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Employers required to follow stricter meal period practices under California Supreme Court ruling

March 10, 2021 4279

Quick Summary:

As a best practice, employers should provide legally compliant meal breaks, discourage employees from working through their meal breaks and avoid paying meal period premium routinely.

A recent California Supreme Court ruling that requires stricter meal practices in the workplace underscores the responsibility of dental practice owners to enforce break policies that are compliant with California laws.

The Feb. 25 ruling stems from the Donohue v. AMN Services, LLC case in which an employee sued her employer for not complying with California’s requirement to provide a minimum 30-minute unpaid meal period within the first five hours of work.

According to the lawsuit, the employer’s timekeeping policy rounded time punches to the nearest 10-minute increment, resulting in meal periods that were as short as 22 minutes being rounded up to 30 minutes.

The Supreme Court found that rounding the time for meal breaks infringes on an employee’s right to a full 30-minute meal period and that an employee must be properly compensated for shortened breaks.

The court also ruled that time records showing a missed short or late meal period raises a “rebuttable presumption” of a meal period violation and that an employer must ensure that an employee is relieved of their duties and has a reasonable opportunity to take an uninterrupted 30-minute break.

This case highlights the importance of dental practice owners to have clear meal break policies and accurate timekeeping practices in place.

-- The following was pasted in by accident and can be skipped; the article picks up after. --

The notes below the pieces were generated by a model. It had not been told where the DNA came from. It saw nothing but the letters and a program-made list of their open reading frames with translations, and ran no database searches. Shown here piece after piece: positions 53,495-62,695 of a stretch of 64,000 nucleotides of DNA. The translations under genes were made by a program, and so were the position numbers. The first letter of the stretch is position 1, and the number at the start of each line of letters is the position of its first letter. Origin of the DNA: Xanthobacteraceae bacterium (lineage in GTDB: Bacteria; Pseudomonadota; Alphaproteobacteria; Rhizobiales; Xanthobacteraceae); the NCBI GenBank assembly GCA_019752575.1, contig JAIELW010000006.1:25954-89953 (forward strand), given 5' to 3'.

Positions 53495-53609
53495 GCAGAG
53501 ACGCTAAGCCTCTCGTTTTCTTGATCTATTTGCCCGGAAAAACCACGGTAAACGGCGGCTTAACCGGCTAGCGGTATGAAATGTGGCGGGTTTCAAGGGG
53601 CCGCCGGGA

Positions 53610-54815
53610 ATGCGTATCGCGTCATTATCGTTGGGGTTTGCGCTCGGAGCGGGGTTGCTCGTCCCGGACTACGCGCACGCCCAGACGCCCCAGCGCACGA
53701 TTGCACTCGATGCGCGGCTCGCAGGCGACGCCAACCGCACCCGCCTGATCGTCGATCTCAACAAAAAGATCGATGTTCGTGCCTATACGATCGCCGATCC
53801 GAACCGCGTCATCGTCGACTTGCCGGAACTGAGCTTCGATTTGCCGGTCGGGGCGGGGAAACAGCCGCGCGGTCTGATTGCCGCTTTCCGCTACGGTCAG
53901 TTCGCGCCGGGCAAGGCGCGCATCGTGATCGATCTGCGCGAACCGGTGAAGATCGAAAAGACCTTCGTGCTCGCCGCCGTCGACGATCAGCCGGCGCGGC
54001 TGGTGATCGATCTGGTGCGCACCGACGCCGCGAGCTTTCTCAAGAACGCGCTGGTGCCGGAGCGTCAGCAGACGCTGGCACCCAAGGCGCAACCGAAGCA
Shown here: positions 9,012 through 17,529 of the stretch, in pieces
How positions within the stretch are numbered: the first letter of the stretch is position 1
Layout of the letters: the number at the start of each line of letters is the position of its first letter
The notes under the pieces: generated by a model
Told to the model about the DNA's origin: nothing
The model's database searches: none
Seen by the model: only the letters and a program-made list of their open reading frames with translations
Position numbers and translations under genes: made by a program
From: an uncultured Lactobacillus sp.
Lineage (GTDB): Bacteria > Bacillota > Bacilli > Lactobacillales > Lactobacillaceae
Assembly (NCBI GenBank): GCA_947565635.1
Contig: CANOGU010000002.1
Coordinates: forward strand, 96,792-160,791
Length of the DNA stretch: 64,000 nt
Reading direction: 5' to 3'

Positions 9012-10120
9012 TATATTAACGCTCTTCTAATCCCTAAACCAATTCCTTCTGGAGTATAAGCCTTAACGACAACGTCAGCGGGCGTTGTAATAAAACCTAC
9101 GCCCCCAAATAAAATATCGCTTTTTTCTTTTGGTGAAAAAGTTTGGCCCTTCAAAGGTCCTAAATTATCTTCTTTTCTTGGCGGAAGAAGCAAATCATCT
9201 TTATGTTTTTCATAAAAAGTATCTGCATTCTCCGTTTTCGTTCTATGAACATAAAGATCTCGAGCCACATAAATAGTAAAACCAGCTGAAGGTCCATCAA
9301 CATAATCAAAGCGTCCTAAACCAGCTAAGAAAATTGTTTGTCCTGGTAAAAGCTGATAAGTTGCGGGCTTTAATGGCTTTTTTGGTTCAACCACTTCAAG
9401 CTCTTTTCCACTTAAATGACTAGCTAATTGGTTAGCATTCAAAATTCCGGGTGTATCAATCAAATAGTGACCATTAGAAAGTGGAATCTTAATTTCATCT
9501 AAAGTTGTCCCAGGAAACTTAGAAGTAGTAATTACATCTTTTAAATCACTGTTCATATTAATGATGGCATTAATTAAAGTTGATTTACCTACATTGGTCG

According to Littler, an employment and labor law practice, employers should consider the following:

  • Have policies and practices that notify employees of the availability of timely, uninterrupted and complete meal and rest periods.
  • Accurately track that employees are provided with a minimum full 30-minute meal period that starts prior to completing the fifth hour of work and the tenth hour for second meal periods and does not utilize rounding.
  • Determine whether an employee is entitled to a meal period premium, which is one hour of pay at their regular rate of pay, and pay that premium accordingly.

Employers who fail to provide a required meal period must pay a meal period premium. An employer is not liable for meal period violations if they can prove that meal period premiums were paid or that the employee was provided a compliant meal period during which they voluntarily chose to work during the break or skip, shorten or delay the break.

As a best practice, employers should provide legally compliant meal breaks, discourage employees from working through their meal breaks and avoid paying meal period premium routinely.

Dental practice owners can use CDA’s Sample Meal and Rest Break Policy as a guide for drafting a policy specific to their dental office.